Hollywood has a sadistic streak when it comes to the wilderness. If the industry sends its biggest stars into the woods, it usually submits them to the most horrific, bone-crunching, organ-twisting experience possible, including amputation (127 Hours), bear mauling (The Revenant), cannibalism (Alive), insanity (Cast Away), and poisoning (Into the Wild). For the silver screen, the conscience-clearing, horizon-gazing moments of Zen that most of us associate with outdoor recreation seem to be the exception (Wild), not the rule.
This is the canon that The Mountain Between Us will join when it hits theaters on Friday. The part-survival, part-romance film was directed by Academy Award nominee Hany Abu-Assad and features two massive stars—Idris Elba and Kate Winslet—making it this year’s most-hyped addition to the genre. It was filmed mostly on location above 10,000 feet in British Columbia’s Purcell Mountains. The extreme environment, just west of the Canadian Rockies, made for what Abu-Assad told Outside was one of the most harrowing film shoots of his career. He had a team of wilderness experts and a helicopter on hand to help him keep the cast and crew alive. But the characters’ actions on camera didn’t always adhere to best survival practices. After all, playing it safe often doesn’t make for the most riveting drama.
And riveting the movie is, if a little predictable. It opens with Winslet’s character, a hyperactive journalist, rushing home to her wedding, and Elba’s character, a stern-faced brain surgeon, headed to perform a life-saving operation. After finding out their flight from an Idaho airport is canceled, the strangers agree to split commission on a two-seater plane to get them across the Rockies to their connections. Midway through their trip, the pilot dies from a stroke, and they find themselves surviving a heart-stopping crash into Utah’s Uinta Mountains. Suddenly, they are stranded alone on a snowy peak, bruised and shaken up, fashionably if not practically garbed, and with only a few almonds and a lot of snow to suck on.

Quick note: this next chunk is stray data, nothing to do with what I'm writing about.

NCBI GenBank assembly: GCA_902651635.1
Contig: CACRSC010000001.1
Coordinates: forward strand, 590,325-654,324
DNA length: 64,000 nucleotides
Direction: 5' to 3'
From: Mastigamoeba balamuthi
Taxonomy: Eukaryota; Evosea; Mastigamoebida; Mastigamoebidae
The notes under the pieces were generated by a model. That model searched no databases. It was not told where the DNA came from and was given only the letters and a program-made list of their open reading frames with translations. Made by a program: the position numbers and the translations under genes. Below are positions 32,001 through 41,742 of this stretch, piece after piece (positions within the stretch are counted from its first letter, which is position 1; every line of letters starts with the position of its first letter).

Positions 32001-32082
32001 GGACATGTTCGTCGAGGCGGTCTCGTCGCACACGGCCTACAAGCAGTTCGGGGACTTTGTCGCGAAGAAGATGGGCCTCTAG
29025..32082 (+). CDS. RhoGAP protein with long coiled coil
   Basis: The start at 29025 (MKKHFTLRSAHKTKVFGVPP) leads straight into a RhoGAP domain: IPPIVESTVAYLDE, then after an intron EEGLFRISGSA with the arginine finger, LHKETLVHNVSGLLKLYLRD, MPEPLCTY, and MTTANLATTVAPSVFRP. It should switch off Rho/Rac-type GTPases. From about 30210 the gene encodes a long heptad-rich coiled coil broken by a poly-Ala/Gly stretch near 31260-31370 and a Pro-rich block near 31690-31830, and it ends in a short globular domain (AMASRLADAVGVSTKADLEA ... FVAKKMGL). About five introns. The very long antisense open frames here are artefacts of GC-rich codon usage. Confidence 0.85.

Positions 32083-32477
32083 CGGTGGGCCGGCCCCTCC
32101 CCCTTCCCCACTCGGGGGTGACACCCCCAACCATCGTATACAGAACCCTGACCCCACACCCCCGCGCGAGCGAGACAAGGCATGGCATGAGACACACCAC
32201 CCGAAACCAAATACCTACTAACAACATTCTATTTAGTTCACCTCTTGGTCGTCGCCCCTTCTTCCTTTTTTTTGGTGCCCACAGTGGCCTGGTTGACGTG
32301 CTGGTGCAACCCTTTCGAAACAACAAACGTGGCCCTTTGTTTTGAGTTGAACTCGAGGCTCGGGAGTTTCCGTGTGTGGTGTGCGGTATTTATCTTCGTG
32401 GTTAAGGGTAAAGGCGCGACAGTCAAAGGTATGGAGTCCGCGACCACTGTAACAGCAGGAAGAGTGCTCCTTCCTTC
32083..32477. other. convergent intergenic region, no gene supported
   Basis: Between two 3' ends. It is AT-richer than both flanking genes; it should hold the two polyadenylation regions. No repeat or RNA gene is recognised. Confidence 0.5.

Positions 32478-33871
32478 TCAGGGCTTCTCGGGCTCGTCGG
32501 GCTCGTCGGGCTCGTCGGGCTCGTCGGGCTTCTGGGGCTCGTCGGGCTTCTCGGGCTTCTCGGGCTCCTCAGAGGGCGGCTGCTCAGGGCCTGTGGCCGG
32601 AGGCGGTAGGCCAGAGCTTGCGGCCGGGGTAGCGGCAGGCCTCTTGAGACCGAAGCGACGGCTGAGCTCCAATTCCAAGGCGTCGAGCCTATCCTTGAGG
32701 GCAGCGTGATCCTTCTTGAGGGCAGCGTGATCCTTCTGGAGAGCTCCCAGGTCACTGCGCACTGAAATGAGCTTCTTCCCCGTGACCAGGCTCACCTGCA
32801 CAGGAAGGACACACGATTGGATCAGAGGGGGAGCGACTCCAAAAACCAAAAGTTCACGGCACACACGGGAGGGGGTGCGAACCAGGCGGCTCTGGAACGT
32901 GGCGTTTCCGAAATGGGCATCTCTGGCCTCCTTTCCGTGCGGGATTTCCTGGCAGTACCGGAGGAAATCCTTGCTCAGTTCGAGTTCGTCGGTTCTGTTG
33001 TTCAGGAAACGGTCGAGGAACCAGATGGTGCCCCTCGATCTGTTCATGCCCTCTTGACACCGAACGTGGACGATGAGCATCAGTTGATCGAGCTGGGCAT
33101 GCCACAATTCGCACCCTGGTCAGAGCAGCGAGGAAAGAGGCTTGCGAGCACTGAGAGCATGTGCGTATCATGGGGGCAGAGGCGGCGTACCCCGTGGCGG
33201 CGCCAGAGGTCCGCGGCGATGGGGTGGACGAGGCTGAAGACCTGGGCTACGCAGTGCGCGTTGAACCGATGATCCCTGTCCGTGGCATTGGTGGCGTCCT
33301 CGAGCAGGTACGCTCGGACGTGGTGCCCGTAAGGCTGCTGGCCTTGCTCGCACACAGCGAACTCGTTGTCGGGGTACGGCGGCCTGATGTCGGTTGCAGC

This is where the survival fun begins. In the interest of keeping our unlucky protagonists honest, we took a search-and-rescue expert to a screener of the film to spot-check their wilderness decision-making. Art Fortini is vice president of the Mountain Rescue Association and a former president of the Sierra Madre Search and Rescue Team in the San Gabriel Mountains outside Los Angeles. Here’s what he has to say about how Winslet and Elba fared. (Spoiler Alert: the movie's plot is discussed in depth below.)
Formulate a Plan
After surviving the crash, our two heroes start smart. “You want to formulate a plan. Don’t just run off,” says Fortini. “Take stock of your situation, the equipment you have, and where you are.” It’s no surprise that Elba’s steely surgeon character knows this. He immediately and ably tends to an unconscious Winslet’s busted leg, assesses their bleak surroundings, and stays sheltered in the hull of the plane. What then? He keeps busy by organizing supplies and checking injuries, which likely helped keep his stress at bay. Nice work, doctor.
Make Yourself Visible from the Sky
“You want to make yourself big from the air,” Fortini says, noting that Elba wisely spelled out “S.O.S.” in the snow after making sure Winslet was in stable condition. “You should make the letters as big as possible. They’ll be coming in helicopters or a small fixed-wing; they’ll see it.”
Build a Fire (But Be Careful)
Elba builds a small fire in the hull of the plane—something worth doing, Fortini says, but very cautiously: “Depends how much of a draft you have. If you have a yellow flame, you’re creating a lot of carbon monoxide, and even if you don't, you still have to make sure there’s enough airflow.” We’ll give Elba the benefit of the doubt and assume there was enough fresh air coming into the hull.